Mercy Corps Calls for Swift Senate Vote on Bipartisan Global Fragility Act after House of Representatives Approval

United States

May 20, 2019

Statement from Neal Keny-Guyer, Chief Executive Officer, Mercy Corps

WASHINGTON, DC – Mercy Corps celebrates the U.S. House of Representatives passage of the Global Fragility Act (H.R. 2116) today. This strong bipartisan support demonstrates an emerging political consensus that investing in efforts to address the root causes of violence and conflict is smart, cost-effective policy. With more than 68 million people displaced globally by violent conflict, the U.S. government must prioritize efforts to prevent violence and human suffering. Mercy Corps commends the leadership of the Global Fragility Act’s lead sponsors, House Foreign Affairs Committee Chairman Eliot Engel (D-NY) and Ranking Member Michael McCaul (R-TX).

Over the past decade, we have seen a drastic increase in the number of people forced to flee their homes and in need of lifesaving assistance due to man-made violent conflict. With more people displaced globally than at any time since the end of Second World War, the world cannot keep pace with ballooning humanitarian needs. We must also prioritize efforts to prevent conflict, and the Global Fragility Act can help us achieve that goal.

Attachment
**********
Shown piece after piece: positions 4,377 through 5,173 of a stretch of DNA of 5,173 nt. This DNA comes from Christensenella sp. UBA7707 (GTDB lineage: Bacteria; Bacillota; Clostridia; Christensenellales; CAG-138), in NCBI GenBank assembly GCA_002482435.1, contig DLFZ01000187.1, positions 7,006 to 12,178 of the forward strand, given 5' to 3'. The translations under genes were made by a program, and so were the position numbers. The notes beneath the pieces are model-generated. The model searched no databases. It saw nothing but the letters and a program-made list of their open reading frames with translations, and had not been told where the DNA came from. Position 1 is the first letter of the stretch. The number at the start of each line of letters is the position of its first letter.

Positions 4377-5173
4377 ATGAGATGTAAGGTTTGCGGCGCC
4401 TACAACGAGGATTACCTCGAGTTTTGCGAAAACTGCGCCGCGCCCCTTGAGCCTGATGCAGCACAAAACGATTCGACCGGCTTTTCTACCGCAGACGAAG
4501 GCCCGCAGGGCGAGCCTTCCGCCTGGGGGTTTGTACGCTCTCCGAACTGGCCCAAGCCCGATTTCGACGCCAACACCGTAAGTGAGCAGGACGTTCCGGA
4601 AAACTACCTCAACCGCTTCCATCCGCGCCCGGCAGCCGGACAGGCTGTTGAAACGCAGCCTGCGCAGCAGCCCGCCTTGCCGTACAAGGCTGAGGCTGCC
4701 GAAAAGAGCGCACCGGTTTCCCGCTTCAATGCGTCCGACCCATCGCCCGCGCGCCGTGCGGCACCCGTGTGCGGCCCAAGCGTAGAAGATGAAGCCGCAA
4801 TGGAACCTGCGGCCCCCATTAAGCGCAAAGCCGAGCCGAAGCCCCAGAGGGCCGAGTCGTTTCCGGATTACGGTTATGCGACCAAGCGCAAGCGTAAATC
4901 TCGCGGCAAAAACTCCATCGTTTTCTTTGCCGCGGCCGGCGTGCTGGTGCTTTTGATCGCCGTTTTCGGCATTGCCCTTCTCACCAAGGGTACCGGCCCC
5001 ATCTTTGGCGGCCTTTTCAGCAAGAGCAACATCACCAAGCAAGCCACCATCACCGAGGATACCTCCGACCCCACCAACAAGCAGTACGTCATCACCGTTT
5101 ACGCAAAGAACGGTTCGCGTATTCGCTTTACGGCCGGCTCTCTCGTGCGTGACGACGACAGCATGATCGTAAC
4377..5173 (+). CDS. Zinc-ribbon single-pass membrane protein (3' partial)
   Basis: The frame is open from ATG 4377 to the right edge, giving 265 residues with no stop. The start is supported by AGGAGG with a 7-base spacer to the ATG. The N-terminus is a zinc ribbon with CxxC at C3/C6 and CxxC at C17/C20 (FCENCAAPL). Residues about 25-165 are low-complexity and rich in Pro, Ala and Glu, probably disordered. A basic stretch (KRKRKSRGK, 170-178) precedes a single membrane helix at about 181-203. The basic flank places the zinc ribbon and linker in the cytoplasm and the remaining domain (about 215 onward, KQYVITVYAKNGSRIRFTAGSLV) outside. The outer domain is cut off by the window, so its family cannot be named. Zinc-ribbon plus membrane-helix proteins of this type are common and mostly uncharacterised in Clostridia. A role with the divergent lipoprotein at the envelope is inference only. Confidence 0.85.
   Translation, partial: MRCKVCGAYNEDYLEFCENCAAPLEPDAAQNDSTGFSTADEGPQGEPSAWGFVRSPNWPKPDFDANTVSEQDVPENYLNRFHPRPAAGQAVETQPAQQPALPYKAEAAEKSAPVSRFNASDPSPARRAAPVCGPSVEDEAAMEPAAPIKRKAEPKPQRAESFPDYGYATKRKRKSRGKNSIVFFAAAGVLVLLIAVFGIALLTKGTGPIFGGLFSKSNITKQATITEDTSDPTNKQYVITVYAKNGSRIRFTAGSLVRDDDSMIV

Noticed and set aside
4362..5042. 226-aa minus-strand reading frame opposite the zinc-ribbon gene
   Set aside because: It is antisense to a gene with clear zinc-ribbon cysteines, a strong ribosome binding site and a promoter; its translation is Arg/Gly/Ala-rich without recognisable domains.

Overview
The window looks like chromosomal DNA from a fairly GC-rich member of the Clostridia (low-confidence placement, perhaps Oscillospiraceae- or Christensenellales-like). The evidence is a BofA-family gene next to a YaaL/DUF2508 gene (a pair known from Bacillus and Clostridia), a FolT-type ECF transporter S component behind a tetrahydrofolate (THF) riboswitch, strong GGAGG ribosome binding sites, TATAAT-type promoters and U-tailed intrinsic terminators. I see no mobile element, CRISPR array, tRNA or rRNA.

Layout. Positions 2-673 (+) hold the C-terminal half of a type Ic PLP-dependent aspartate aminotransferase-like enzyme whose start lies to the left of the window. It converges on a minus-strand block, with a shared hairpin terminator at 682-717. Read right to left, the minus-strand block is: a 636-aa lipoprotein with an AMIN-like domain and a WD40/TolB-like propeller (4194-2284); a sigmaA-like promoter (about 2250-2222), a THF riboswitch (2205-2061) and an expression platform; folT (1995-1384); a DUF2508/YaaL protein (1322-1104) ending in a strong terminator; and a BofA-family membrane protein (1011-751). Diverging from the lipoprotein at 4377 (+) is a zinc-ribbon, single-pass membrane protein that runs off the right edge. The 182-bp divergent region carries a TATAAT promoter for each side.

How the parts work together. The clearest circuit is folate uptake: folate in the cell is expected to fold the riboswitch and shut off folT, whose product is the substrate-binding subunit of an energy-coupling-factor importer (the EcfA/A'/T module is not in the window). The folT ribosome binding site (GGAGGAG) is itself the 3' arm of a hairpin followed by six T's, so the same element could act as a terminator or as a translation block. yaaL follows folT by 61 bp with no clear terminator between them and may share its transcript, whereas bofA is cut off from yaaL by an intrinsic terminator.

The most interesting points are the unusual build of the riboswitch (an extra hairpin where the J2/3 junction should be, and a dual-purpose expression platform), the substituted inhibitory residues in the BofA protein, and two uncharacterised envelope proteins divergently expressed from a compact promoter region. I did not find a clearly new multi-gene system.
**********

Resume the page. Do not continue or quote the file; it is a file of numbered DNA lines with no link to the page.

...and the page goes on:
If enacted, the Global Fragility Act would strengthen the capacity of the U.S. government to address the causes of fragility and violent conflict, such as poor governance, economic and social marginalization, and human rights abuses. The Act would establish a whole-of-government violence prevention initiative to enhance and streamline U.S. government coordination, and it would increase transparency and accountability of taxpayer resources by mandating public reporting, data collection and research to determine which U.S. government-funded programs are most effective.

The Senate should vote as soon as possible on this common-sense legislation. Effective implementation of the Global Fragility Act requires an investment of dedicated resources. The Senate should follow the lead of the House of Representatives in authorizing resources for both the Complex Crises and Stabilization and Prevention Funds. Enacting this legislation can help break the cycle of violent conflict and alleviate humanitarian suffering around the world.